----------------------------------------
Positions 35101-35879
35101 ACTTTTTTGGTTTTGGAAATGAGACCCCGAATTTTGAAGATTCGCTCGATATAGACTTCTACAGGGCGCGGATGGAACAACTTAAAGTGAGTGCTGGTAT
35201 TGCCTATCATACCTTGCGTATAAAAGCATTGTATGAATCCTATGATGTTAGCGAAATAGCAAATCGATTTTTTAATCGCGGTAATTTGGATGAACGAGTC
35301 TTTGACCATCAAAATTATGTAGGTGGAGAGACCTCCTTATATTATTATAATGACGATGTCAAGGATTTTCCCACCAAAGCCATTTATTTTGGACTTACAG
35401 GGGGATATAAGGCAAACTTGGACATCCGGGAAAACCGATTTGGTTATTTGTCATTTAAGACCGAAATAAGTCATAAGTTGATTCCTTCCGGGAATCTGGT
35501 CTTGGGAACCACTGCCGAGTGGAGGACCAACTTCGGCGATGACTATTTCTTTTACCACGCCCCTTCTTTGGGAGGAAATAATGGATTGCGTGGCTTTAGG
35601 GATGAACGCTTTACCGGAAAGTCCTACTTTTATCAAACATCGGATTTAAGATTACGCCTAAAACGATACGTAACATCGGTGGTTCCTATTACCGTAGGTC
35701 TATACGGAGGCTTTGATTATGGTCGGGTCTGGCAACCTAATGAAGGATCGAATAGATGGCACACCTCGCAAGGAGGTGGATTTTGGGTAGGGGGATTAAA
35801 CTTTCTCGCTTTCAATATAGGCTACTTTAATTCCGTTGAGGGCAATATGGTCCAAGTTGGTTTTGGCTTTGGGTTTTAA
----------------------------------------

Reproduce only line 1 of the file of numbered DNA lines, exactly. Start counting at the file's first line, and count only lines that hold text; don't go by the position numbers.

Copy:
Positions 35101-35879